Recently, while taking my pet out for a walk, I was stopped by a number of people to enquire about where I got him from. Being a grey pit bull, he made for a rather unconventional choice. Most people started the conversation by asking me about whether he was as aggressive as popular media touts them out to be, or was he just as docile as any other dog.
The questions slowly transgressed to how much of a hassle was it to walk him every day, despite having to log in nine hours of work. I got away with awkward answers and polite nods before finally the last question being thrown my way was about how much it cost me to buy him.
“Well, I am a newly married woman, and the dog belongs to my husband, who is out of town. So, I am only the dog sitter in technical terms.”
“No, no, but still how much would it cost to buy a pit bull?”
“I really would not know. You see, I was not the one to buy him.”
“Ya, ya. But I am sure it must cost at least between Rs 20,000 and Rs 30,000. What a cool purchase! I am going to get one too. I would love to make heads turn every day while I walk him.”
The pit bull was an expensive purchase for my husband for sure. But he did not buy it as a status symbol, rather save him from a life of gruesome dog fighting. Sadly, this part of the conversation did not seem to engage most of these people. My voice fell on deaf ears, and my eyes turned back to my phone, scrolling social media as my dog stopped to take a dump.
This brings me to an Instagram post of saving a famous bookstore that I encountered on one of the many evening strolls with my dog. This bookstore in my city had been around for many decades. Although a lot of people argue that it was a place where art and consciousness met every day, I always had my issues with the store.
For one, I never understood why art here cost twice as much as the art that the bookstore a few lanes away sold. Some would say it is about the whole package. You know, the café, air-conditioning, and fancy wallpapers ought to be charged to the customer somehow. And not to ignore the illustrious list of customers that frequented the store regularly. But I differ in my understanding.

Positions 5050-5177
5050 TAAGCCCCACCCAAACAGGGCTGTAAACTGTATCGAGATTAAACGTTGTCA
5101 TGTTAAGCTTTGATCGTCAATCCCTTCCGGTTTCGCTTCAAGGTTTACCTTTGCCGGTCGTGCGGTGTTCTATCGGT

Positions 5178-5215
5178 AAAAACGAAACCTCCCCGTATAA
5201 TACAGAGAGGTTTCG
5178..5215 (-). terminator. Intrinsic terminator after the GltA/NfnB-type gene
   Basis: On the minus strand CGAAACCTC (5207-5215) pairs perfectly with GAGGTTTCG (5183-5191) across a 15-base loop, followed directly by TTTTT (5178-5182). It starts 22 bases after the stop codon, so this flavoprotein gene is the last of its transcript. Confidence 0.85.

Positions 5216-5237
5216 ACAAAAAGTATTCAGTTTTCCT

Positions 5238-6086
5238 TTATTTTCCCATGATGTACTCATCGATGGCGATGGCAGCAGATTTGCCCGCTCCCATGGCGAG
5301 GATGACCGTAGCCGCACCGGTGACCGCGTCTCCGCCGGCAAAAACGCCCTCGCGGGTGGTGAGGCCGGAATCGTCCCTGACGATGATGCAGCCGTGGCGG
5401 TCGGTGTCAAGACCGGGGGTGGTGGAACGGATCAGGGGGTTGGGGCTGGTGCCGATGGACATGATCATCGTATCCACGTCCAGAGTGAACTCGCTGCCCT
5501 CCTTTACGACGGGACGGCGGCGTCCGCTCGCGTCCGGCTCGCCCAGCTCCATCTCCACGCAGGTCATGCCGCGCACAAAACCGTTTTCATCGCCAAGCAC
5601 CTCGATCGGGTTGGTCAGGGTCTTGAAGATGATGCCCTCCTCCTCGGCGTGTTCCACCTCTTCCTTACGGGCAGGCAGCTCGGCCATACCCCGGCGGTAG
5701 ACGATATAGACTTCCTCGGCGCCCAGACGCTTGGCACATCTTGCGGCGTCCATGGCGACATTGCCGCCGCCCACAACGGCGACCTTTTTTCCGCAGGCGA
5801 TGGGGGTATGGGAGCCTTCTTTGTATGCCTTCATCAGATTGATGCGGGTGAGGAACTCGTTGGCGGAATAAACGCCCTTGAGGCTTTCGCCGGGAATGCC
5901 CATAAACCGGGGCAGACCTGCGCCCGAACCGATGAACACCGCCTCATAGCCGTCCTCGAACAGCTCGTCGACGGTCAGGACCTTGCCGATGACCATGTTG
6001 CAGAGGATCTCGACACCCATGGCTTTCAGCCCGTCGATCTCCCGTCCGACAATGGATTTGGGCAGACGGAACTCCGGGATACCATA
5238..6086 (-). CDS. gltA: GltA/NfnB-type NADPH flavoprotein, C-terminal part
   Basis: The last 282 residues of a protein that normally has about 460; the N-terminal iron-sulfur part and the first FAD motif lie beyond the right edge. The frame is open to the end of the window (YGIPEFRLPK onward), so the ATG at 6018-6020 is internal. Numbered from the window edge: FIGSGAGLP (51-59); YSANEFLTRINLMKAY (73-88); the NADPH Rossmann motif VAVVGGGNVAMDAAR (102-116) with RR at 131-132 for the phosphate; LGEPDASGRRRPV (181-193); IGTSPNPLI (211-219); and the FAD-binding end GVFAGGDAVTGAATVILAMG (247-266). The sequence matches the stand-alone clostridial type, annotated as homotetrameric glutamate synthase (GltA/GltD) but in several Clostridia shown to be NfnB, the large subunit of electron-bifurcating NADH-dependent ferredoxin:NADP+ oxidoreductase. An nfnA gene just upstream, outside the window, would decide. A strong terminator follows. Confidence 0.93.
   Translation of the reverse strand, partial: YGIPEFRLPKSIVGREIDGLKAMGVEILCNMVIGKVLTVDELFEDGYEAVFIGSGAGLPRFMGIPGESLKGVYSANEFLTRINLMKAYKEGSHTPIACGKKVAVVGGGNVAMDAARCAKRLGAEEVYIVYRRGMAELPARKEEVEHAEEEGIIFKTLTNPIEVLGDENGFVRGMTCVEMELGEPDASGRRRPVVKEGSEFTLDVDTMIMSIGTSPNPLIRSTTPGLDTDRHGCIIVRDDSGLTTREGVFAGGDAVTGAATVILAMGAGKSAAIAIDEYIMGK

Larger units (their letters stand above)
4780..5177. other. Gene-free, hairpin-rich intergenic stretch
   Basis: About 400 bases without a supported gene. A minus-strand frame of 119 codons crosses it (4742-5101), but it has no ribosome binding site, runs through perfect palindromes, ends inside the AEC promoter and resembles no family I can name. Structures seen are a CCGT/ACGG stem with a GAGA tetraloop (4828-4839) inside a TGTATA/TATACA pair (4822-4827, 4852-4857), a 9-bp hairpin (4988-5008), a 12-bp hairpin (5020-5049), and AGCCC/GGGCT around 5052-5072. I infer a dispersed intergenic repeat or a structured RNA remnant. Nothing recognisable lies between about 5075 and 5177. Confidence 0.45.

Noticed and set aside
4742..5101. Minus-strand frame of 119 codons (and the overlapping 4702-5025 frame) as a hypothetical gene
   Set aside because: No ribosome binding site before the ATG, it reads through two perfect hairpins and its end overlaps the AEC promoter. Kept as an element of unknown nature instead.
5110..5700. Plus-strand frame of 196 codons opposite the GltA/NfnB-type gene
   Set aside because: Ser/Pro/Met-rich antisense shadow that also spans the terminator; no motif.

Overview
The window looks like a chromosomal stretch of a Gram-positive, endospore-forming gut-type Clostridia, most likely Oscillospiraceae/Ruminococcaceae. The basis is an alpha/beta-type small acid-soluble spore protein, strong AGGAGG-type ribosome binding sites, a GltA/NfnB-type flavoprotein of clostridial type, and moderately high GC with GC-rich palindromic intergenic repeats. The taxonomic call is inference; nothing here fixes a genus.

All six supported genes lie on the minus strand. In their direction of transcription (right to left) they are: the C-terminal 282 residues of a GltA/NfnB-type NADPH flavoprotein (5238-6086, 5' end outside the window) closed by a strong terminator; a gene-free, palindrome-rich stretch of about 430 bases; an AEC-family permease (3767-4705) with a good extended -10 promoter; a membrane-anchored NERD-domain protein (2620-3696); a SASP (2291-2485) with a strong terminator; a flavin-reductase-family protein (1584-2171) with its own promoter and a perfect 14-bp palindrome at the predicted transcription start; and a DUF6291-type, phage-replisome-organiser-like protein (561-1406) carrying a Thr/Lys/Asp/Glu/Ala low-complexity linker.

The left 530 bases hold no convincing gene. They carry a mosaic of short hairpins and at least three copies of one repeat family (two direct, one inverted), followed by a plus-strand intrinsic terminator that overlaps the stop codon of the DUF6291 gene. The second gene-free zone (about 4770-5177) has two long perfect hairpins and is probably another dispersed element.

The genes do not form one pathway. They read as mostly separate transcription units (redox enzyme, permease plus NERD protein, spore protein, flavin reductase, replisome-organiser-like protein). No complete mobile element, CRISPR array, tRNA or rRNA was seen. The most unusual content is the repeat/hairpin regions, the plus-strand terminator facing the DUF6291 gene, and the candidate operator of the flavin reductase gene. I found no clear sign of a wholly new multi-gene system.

In the 21st century, or perhaps since times immemorial, there have been two types of art lovers. One, have been the true blood Shakespeare, Moliere, Manet, Monet, Kafka, Kundera fans, and the others have been a ‘tide the wave’ kind of people. So, if the trend was in favour of an artist, they would sway that way and soon change sail and head into the opposite direction when the trends favoured someone else. These, for lack of a better word, are pseudo art lovers.
Coming back to the Instagram post, I saw several of my friends coming in and talking about the famous bookstore being shut. This store was suddenly a part of everyone’s childhood and college days. It was a refuge for them when they got tired of their work lives and needed a peaceful place that could offer them a magical escape into a world of imagination. My internet friends also started posting pictures of famous books for many weeks ahead to show solidarity with the bookstore.
These artistic pictures with books and a cup of tea or coffee next to a carefully placed plant in an expensive pot made for a good Instagram post. It also appealed to the general Instagram aesthetic and garnered them many likes. However, just as you wanted to engage with them by discussing the contents of the book, there was a silence from the other end. And you got your answer about where these people stood as far as Murakami’s weird musings were concerned.